Posts for: January, 2014
[adapted from the National Institute of Deafness and Other Communication Disorders (NIDCD)]
Today there are many different types and styles of hearing aids available. The one that will work best for you will depend on many factors, including the severity of your hearing loss and the listening situations you find yourself on a daily basis. The best way to determine the best hearing aid for you is to have your hearing tested by a licensed audiologist and discuss the options available to you.
If you have a hearing loss in both of your ears, two hearing aids are generally recommended because two aids provide a more natural signal to the brain. Hearing in both ears also will help you understand speech and locate where the sound is coming from.
You and your audiologist should select a hearing aid that best suits your needs and lifestyle. Price is also a key consideration because hearing aids range from hundreds to several thousand dollars. Similar to other equipment purchases, style and features affect cost. However, don’t use price alone to determine the best hearing aid for you. Just because one hearing aid is more expensive than another does not necessarily mean that it will better suit your needs.
All hearing aids contain the same parts to carry sound from the environment into your ear. However, hearing aids do come in a number of styles, which differ in size and the way they are placed in your ear. Some are small enough to fit inside your ear canal, making them almost invisible. Others fit partially in your ear canal. Generally, the smaller a hearing aid is, the less powerful it is, the shorter its battery life and the more it'll cost.
A hearing aid will not restore your normal hearing. With practice, however, a hearing aid will increase your awareness of sounds and their sources. You will want to wear your hearing aid regularly, so select one that is convenient and easy for you to use. Other features to consider include parts or services covered by the warranty, estimated schedule and costs for maintenance and repair, options and upgrade opportunities, and the hearing aid company’s reputation for quality and customer service.
For more information, check out these links:
- What is the Best Hearing Aid for You? from the Better Hearing Institute
- Hearing Aid Buying Guide from Consumer Reports
- Overview of Hearing Aids from American Speech-Language-Hearing Association
[adapted from The Better Hearing Institute]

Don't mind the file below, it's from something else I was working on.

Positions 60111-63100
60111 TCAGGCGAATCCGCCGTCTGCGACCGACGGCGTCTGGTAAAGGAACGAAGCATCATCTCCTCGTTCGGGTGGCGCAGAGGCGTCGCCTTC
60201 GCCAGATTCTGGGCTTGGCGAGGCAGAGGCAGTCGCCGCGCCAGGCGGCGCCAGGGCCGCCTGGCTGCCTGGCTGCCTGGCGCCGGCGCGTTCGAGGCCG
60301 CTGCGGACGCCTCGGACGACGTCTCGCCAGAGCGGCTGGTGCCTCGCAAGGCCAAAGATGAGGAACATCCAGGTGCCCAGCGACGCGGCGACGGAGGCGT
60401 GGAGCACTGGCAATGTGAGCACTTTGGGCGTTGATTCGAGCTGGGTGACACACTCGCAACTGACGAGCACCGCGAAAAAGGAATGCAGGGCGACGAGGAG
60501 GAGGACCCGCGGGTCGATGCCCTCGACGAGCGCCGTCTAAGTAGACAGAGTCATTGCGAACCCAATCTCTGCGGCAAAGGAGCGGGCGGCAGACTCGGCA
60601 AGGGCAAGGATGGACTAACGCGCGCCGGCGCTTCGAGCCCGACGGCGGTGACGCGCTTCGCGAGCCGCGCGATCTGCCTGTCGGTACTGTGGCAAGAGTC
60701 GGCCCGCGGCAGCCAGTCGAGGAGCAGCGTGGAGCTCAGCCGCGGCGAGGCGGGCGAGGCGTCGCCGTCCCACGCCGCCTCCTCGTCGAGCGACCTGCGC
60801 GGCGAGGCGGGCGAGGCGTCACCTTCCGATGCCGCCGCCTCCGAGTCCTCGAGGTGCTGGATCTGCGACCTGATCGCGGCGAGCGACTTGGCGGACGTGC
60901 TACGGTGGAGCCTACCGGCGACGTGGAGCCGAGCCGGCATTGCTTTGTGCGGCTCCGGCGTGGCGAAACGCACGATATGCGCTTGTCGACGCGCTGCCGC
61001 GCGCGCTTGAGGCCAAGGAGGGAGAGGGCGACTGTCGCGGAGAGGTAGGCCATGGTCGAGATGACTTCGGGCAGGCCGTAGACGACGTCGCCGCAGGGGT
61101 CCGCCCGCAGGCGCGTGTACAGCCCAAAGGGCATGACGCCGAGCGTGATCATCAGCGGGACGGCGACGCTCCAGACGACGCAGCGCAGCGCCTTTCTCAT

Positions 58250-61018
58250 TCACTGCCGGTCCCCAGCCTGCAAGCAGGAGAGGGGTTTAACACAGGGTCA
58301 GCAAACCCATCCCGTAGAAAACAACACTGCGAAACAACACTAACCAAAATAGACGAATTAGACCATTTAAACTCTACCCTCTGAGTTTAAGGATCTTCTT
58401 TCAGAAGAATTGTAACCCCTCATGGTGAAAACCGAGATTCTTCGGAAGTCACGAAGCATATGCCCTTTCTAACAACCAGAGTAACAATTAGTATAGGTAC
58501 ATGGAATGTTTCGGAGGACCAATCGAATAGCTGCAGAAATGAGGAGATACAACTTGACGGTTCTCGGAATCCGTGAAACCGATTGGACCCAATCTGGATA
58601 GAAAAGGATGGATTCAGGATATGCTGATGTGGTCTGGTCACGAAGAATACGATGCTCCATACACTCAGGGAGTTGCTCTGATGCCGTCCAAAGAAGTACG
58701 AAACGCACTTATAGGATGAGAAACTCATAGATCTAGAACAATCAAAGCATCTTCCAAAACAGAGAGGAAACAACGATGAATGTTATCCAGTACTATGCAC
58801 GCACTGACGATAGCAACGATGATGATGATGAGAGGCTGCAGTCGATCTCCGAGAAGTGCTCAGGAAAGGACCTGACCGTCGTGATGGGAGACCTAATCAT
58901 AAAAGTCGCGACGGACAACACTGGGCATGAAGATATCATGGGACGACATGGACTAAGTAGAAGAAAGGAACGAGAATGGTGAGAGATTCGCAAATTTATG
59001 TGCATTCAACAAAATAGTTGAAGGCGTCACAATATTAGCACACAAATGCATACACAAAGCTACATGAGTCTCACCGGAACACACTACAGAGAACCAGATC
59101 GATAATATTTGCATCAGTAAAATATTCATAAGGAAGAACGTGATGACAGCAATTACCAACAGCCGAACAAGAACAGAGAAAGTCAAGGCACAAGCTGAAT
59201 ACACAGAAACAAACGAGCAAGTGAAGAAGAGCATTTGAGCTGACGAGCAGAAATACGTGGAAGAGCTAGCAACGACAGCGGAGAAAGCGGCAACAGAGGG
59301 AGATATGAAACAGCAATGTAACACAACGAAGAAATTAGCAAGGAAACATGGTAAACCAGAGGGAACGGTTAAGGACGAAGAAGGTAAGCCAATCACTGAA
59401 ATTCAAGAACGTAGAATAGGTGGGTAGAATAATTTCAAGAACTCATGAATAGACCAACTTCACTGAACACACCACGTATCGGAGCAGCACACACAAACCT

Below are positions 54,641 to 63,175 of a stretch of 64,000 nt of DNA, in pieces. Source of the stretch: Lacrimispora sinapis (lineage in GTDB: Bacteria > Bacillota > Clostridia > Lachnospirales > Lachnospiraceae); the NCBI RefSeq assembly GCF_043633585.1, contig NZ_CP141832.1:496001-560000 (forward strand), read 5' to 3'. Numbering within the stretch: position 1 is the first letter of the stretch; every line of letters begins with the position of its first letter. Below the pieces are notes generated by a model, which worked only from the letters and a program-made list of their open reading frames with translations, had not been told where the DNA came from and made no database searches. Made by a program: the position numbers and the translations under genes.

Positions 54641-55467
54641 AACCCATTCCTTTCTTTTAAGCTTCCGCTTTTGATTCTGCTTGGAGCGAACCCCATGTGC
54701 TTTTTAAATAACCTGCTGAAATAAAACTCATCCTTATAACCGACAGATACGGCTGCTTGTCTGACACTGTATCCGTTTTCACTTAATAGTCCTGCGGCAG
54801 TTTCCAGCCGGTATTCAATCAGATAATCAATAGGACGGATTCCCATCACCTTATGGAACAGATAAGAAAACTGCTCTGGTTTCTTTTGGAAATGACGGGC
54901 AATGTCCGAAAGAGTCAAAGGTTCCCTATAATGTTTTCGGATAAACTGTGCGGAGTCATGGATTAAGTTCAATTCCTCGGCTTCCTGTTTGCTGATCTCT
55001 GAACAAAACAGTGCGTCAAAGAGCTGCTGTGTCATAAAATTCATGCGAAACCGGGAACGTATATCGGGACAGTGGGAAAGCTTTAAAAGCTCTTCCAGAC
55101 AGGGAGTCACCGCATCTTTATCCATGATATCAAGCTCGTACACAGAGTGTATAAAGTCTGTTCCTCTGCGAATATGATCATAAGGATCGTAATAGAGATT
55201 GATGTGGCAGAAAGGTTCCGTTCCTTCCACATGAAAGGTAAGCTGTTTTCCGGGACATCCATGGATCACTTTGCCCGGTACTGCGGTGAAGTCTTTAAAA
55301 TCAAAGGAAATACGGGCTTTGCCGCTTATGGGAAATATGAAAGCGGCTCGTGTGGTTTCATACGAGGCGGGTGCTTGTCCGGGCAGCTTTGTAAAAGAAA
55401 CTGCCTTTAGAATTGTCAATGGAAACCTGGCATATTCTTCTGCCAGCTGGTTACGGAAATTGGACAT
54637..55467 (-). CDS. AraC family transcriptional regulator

The bad news: A study by Henry Ford Hospital shows a direct association between cotton swab use and ruptured eardrum.
The good news: The study also shows that, in most cases, the rupture heals on its own and surgery is only necessary for the most severe cases.
More than half of patients seen in otolaryngology clinics, regardless of their primary complaint, admit to using cotton swabs to clean their ears, and if the cotton swab is pushed too far in the ear canal, it can cause tympanic membrane perforations (TMP), which can lead to facial paralysis and vertigo.
A ruptured eardrum can be treated in one of two ways, depending on the severity of the symptoms. The most common method of treatment is observation of the perforation by an otolaryngologist because often the eardrum will heal on its own within 2 months. More severe cases are treated with surgery.
Instead of cotton swabs, patients should use the following alternatives to clean the inner ear:
- Take cool peroxide, hot tap water and mix equally. Be sure it is body temperature and gently irrigate the ear one or two times per month.
- Take plain vinegar and water and use four or five drops in the ear once a week.
- See a doctor, who can remove ear wax for you.
- Try an over-the-counter treatment such as Debrox.
One of the exciting services we are pleased to bring our patients in 2014 is the addition of ultrasound imaging in our office.
We offer ultrasound exams and ultrasound-guided procedures through an alliance established with Kelly Imaging Group, a diagnostic mobile imaging team. This company was founded with the same values of patient care and quality medicine that we embrace at Spartanburg & Greer ENT.
Ultrasound is the most cost-effective and most specific means of evaluating the thyroid, salivary glands and lymph nodes in the head and neck. The benefits of this new service are drastically reduced exam costs, convenience of location, and timeliness of results.